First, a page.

With a broad base of supporters, Educate girls leverages existing village resources to create “community ownership for school reform”, says Husain.
The NGO has trained 1,500 youth leaders called Team Balikas to act as catalysts for and champions of female education. These team leaders liaise between the girls and the schools, trying to solve the problem from both sides. Even small interventions such as a installing separate toilets for girls can make a difference in enrolment and retention.
“India is at the epicentre of gender disparity in education, with almost 3.7 million girls out of school,” says Husain. “Going forward, I see more communities realising the benefits of girls’ education and increasingly seeking improvement in their own schools.” Nanhi Kali, another NGO focusing on girls’ education, has adopted a sponsorship model – covering each girl’s entire education costs including schoolbag, uniform, books and pencils.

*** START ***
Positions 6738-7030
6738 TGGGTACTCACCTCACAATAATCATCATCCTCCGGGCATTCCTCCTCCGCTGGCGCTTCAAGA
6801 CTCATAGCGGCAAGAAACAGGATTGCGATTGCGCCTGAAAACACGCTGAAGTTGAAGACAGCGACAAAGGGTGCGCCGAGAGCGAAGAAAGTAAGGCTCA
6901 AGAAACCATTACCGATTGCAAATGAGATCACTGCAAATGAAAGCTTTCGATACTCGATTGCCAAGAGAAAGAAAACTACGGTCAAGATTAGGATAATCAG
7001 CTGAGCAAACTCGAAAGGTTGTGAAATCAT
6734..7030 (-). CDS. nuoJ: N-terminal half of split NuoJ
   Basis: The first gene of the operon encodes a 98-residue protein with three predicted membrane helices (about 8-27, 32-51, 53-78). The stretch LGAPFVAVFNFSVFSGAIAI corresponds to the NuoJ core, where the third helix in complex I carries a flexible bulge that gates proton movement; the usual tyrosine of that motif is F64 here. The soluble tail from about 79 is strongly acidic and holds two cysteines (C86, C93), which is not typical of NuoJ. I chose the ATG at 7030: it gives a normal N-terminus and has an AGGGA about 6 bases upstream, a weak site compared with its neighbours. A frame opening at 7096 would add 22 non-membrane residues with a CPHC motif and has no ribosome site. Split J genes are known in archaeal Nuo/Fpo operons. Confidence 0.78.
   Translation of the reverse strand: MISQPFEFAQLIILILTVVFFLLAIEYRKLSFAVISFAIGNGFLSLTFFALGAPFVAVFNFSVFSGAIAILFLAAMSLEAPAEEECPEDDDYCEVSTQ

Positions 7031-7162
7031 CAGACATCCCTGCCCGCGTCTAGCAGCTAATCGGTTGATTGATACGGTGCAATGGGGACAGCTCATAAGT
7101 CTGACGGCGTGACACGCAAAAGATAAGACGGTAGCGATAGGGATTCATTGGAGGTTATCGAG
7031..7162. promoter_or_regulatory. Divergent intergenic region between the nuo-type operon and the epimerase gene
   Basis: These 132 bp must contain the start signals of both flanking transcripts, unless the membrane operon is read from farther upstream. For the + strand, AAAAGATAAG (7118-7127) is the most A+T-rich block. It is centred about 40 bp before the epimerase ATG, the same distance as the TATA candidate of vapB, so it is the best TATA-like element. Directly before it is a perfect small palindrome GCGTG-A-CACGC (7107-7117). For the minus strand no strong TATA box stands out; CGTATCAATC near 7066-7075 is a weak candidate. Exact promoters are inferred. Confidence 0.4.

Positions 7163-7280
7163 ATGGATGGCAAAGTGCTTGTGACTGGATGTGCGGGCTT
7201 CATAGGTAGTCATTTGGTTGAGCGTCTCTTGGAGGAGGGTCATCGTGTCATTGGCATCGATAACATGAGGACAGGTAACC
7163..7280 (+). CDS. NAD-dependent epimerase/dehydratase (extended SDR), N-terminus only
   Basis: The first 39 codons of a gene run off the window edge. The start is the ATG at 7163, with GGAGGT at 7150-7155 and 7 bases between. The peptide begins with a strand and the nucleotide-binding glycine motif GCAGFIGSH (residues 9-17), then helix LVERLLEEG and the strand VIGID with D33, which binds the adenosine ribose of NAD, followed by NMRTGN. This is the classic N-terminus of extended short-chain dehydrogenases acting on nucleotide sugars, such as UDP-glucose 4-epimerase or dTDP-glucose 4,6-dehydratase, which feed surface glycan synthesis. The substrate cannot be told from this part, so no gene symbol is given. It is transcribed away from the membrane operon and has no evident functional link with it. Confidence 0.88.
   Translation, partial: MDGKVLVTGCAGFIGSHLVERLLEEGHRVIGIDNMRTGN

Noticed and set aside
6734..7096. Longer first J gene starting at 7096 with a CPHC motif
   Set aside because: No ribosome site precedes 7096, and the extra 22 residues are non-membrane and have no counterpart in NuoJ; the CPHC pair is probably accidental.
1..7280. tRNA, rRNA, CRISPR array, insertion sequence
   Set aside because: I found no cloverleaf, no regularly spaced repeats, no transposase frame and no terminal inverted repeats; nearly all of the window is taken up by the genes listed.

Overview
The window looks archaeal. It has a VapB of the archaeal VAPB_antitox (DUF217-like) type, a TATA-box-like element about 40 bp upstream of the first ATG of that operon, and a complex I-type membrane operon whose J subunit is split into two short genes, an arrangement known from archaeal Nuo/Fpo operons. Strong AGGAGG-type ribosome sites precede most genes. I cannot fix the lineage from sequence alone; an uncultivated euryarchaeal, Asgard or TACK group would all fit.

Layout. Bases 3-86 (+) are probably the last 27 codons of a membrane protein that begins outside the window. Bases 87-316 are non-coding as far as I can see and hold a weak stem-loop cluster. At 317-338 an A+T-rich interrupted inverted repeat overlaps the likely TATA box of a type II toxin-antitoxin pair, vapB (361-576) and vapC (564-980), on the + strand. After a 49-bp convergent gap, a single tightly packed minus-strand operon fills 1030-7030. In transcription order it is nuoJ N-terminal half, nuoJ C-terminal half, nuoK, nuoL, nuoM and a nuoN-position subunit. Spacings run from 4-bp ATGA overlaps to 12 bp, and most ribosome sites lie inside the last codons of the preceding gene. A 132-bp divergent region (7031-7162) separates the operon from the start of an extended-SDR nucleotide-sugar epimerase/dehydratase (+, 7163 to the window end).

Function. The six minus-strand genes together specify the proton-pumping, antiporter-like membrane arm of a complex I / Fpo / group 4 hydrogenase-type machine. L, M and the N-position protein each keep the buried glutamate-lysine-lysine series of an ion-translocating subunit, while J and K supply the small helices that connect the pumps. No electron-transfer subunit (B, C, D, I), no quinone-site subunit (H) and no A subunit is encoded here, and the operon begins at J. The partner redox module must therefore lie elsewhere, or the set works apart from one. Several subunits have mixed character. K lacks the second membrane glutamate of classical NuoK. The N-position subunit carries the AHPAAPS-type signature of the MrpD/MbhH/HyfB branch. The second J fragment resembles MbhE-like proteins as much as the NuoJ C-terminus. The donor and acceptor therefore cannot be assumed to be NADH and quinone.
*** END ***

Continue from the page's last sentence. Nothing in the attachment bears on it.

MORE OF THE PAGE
The NGO holds after-school classes and works with girls’ parents to reduce the likelihood that they will drop out.
Approaches to addressing gender inequality and female illiteracy may vary, but one thing most can agree on is that educating girls will have a broadly positive effect.
Husain says: “It is very simple. If we usher in inclusive improvement of the school infrastructure and an environment conducive for girls’ education, there is an incremental improvement in the overall quality of education across the board.”
Shoba Narayan is a journalist based in Bangalore, India, and a regular contributor to The National.